It sure was nice of Netflix to make this lightweight but extremely likable early-'90s comedy available on Streaming just in time for the Super Bowl (it isn't available at all on DVD). Necessary Roughness is pretty much to football what Major League is to baseball (for better and worse, but why complain?), with Scott Bakula bringing his C-list charm (hey, it works for him) to the role of Paul Blake, an aging ex-quarterback who finally gets to realize his dream of playing college ball when he's recruited to play for the Fightin' Armadillos at Texas State University, which is forced to assemble a completely new team after the regular staff and players are banned from returning for the new season due to a series of rule violations. Blake is just one of the many misfits, has-beens and never-weres that new head coach Ed 'Straight Arrow' Gennero (Hector Elizondo) and assistant coach Wally 'Rig' Riggendorf (Robert Loggia) are forced to recruit for the new team due to there being no athletic scholarships available -- but you don't think a team consisting Sinbad, Jason Bateman, Andrew Bryniarski, Kathy Ireland (yep, playing a former soccer player turned star kicker) and the guy from Quantum Leap is actually going to lose, do you? You also get Rob Schneider as an excitable sports announcer and Larry Miller as the evil Dean Elias, who wants the team to fail so he can scrap it -- ha, it is he who fails!
"We gonna get that quarterback?" Jerry Maguire isn't the only "football movie" starring Cuba Gooding Jr., you know (and why it took until 2003 for someone to cast Ed Harris as a sports coach -- football or otherwise -- is beyond us). Radio depicts the true-life relationship between high school football coach Harold Jones (Harris) and James Robert Kennedy, a mentally challenged young man affectionately nicknamed "Radio" due to his fascination with the devices (and for the fact that he carries one around with him wherever he goes) who ends up becoming a student at T.L. Hanna High; their friendship spans from the 1960s to the present, during which Radio transforms from a shy, tormented man into an inspiration to his community of Anderson, South Carolina. Yes, it's as shamelessly sentimental as it sounds (and boy, you'd be hard pressed to find a more manipulative music score), but Radio stays finely tuned thanks to enthusiastic direction by documentarian Michael Tollin and a particularly terrific performance by Harris, which provides a nice balance to yet another overly-histrionic one by Gooding Jr. (really, how many different ways can you grimace with determination toward the sky/horizon/whatever?). A feel-good sports movie for those in the mood -- and if you're not, it just might put you in the mood for one.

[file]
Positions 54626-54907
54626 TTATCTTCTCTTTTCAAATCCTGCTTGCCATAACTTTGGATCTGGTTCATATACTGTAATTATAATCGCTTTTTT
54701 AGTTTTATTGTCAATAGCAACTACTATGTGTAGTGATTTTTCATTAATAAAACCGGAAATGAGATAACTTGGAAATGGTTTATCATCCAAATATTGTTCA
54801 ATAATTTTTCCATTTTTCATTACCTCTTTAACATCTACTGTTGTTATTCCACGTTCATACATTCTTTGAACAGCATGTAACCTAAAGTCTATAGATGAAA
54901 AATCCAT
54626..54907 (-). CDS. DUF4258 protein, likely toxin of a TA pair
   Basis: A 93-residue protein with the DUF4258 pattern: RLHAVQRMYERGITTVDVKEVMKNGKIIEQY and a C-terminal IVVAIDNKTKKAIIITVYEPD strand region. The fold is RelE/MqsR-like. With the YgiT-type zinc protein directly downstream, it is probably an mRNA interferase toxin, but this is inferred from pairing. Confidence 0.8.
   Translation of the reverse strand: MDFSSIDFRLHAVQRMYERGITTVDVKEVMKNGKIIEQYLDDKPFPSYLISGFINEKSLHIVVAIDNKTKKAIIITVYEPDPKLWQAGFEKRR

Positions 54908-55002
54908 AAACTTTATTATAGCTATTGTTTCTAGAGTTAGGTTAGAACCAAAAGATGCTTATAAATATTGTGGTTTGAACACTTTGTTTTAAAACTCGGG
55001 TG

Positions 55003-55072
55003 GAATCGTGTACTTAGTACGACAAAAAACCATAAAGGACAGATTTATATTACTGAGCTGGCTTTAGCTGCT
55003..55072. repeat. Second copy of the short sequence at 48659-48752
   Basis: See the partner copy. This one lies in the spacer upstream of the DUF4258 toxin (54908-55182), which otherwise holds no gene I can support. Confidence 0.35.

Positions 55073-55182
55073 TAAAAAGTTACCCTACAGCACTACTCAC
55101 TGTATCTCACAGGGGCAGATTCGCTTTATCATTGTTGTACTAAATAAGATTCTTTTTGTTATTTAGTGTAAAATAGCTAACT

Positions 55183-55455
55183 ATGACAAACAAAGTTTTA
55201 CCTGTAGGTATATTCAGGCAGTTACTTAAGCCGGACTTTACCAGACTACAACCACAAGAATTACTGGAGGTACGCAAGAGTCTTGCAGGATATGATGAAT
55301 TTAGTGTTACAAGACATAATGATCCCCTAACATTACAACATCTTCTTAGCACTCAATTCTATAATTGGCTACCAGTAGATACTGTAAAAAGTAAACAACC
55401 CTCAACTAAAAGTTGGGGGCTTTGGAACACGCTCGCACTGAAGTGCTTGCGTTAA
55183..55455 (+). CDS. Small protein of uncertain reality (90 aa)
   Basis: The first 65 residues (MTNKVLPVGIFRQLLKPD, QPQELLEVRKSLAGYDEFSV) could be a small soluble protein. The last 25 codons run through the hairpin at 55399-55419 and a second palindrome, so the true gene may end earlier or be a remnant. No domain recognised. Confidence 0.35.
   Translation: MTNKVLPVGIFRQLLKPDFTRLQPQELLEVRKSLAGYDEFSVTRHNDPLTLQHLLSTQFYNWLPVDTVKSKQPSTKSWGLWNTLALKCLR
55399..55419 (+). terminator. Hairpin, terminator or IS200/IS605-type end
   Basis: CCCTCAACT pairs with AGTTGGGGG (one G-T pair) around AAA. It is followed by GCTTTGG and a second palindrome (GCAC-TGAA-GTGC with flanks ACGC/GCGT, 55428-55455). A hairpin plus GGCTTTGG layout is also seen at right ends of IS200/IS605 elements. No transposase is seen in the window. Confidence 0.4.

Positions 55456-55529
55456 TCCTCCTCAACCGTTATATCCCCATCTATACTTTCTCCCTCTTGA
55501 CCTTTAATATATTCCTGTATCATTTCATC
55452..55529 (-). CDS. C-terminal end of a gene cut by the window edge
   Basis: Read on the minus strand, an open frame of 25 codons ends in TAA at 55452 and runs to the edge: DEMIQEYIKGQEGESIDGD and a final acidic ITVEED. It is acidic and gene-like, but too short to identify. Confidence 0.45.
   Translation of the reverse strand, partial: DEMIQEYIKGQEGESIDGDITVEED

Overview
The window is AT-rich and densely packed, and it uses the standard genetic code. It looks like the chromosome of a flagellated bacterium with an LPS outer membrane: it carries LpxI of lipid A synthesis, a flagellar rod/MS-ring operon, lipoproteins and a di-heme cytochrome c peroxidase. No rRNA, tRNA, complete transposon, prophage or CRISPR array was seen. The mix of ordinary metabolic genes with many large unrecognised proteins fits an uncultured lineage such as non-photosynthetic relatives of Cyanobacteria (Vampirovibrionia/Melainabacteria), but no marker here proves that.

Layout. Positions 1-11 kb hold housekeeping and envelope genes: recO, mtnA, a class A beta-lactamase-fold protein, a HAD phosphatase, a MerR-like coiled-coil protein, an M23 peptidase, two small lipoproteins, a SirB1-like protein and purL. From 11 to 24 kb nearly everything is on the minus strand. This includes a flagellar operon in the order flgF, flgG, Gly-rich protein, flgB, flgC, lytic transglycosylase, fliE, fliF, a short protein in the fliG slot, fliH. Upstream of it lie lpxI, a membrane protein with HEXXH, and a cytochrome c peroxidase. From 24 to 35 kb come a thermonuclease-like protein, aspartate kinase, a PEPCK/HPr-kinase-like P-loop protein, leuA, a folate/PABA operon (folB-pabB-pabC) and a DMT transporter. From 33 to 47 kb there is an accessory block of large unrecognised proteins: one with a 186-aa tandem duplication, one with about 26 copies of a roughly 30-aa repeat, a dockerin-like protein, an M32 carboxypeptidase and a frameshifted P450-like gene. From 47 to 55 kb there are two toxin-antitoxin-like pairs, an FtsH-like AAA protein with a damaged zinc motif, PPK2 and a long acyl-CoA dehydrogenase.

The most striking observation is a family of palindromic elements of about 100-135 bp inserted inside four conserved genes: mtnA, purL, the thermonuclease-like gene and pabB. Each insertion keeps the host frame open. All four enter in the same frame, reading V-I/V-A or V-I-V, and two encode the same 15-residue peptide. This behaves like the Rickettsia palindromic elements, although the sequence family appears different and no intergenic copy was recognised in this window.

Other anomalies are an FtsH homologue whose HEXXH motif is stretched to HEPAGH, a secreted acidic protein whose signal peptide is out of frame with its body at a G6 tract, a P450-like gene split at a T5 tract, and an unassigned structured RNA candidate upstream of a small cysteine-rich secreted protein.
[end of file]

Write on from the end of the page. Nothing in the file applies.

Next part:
An eye-opening and rather unflinching look behind the curtain of the National Football League, Two Days in April offers an insider's view into how one actually becomes a professional football player as it follows four prospects (Derek Hagan, Clint Ingram, DonTrell Moore and Travis Wilson) through the grueling process of preparing for the 2006 NFL Draft Weekend at a Florida training facility. The four players make for fascinating subjects, but the real star of the show is famed sports agent Tom Condon, who originally conceived the project as a feature film before it was put into turnaround as a nonfiction piece by The Biggest Loser producer Dave Broome; Condon and Broome would later clash over the final cut of the film, with Condon (who switched agencies halfway through production) claiming it didn't reflect his clients or the draft processes properly and Broome counter-attacking with theories that Condon was trying to shut down the production because he didn't do well in the draft and thought other football agents would use that as leverage against him (hey, why would rival agents go and do a thing like that?). See how complicated football is, even a football documentary? Directed by Don Argott, who had previously directed Rock School and later went on to call the plays on The Art of the Steal.